World's 'Loneliest Whale' Calls Out at a Frequency No Others Can Understand

A new film, out now in theaters, documents the quest to find an animal that has been called the loneliest whale in the world.

The documentary, The Loneliest Whale: The Search for 52, follows the attempts of director Joshua Zeman and a team of scientists to track down the enigmatic "52-hertz whale," which experts believe has spent its entire life calling out in a frequency different to any other whale.

The story of the whale starts in 1989 when a top-secret Cold War-era underwater surveillance system operated by the U.S. Navy picked up a mysterious signal in the Pacific Ocean.

The origin of the signal, which resonated at a frequency of 52 hertz, was not immediately clear. While the surveillance system was designed to detect enemy submarines, experts knew this wasn't the source.

After the data was partially declassified in 1992 following the end of the Cold War, oceanographerWilliam Watkins of the Woods Hole Oceanographic Institution analyzed the recordings. He concluded that the strange sounds were, in fact, being produced by a whale that called out in a distinctive frequency.

Whales call out as a form of communication, but no response to this unique sound was ever recorded. Watkins speculated that this whale, nicknamed "52," was living a solitary life, unable to communicate with other whales. The whale of an unidentified species may be the last of its kind, or even the first—perhaps a new type of hybrid between a blue and fin whale.

Watkins studied 52's calls for more than a decade until his death in 2004. In the years since then, the whale has become something of a global sensation, with the animal's plight resonating with people around the world in a technology-centric culture where feelings of loneliness seem to be on the rise.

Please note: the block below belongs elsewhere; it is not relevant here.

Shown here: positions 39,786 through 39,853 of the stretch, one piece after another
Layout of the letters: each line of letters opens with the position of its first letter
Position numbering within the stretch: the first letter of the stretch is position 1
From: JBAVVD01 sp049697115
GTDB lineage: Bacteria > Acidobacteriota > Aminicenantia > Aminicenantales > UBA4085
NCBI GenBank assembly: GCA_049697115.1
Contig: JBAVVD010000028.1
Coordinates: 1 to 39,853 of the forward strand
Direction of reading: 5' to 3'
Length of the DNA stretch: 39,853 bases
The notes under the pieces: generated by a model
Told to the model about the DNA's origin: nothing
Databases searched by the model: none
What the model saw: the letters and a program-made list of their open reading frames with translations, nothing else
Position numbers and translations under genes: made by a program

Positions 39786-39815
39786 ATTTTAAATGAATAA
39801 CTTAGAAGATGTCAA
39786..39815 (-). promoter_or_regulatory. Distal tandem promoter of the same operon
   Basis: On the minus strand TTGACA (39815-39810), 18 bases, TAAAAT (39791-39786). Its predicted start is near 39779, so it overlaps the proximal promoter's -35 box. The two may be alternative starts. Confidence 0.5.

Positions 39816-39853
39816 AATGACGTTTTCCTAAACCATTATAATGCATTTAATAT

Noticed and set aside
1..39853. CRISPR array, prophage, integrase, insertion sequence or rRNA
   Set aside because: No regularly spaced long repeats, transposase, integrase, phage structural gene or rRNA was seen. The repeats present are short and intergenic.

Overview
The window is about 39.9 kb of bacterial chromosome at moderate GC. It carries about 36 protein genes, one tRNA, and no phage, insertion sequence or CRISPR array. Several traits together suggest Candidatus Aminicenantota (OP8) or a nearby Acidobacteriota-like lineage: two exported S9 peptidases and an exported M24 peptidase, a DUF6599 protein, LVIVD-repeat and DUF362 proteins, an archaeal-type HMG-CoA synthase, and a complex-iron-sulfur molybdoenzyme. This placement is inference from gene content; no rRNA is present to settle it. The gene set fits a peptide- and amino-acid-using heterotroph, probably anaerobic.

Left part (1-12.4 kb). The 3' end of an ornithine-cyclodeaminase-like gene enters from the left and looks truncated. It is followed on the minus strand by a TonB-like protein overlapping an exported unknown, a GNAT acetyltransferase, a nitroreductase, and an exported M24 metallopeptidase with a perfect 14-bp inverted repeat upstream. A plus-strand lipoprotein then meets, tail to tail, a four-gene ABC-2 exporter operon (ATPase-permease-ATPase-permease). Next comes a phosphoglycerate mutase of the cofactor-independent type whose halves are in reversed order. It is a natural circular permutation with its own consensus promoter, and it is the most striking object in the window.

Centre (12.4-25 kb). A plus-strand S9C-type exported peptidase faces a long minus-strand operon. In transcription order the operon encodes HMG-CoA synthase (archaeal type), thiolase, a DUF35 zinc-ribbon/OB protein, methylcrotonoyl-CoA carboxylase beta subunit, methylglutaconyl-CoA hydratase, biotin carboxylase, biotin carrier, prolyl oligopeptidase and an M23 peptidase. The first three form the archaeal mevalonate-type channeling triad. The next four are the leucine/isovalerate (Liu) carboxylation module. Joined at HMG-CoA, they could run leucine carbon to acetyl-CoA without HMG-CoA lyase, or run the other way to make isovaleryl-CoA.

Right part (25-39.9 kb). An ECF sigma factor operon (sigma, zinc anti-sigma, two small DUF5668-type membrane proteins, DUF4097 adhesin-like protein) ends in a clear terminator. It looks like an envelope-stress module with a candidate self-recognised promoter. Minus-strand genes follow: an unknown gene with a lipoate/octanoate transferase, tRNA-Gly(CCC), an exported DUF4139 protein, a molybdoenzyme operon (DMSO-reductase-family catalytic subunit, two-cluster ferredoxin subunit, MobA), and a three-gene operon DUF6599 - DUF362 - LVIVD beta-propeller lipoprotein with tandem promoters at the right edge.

Alongside the story of 52, the film also looks at how the relationship between humans and whales has evolved over time.

The documentary looks at the centuries of brutal hunting that has devastated whale populations, the discovery of beautiful, haunting whale songs that ignited conservation efforts around the world and the growing environmental impact of our species on the world's oceans—including the increase in ocean noise that disrupts the lives of these highly intelligent animals.

As Zeman and the crew of scientists set out on a seemingly impossible mission to try and find the solitary whale in the vast Pacific Ocean, the film also explores our changing relationship to the oceans—as well as each other.

Newsweek spoke with Zeman about his new film, which counts actors Leonardo DiCaprio and Adrian Grenier as executive producers. The interview has been edited for length and clarity.

Newsweek: What sparked your interest in this whale and inspired you to make this film?

Zeman: At the time, I had been doing a lot of true crime and needed a little bit of a palette cleanser. I had just broken up with a girl and was feeling very sad and lonely. I read a story about this lonely whale and it totally floored me.

I started to talk to people about and I was like, 'Oh, have you heard about this lonely whale that swims through the ocean calling out but never receives a response?' I've never seen a reaction to a story like people how reacted to the plight of the lonely whale. People would would get goosebumps. They would grab my hand. And as a storyteller, you're thinking, 'Oh my God, this is really interesting.'

There was something so visceral and starkly emotional about their response. Is it just this idea perhaps that we're all afraid of dying alone? Or is it something more? That is what led me down this path to really look at our relationship with whales and how that's changed over the years—and to look at why we're so moved by whales.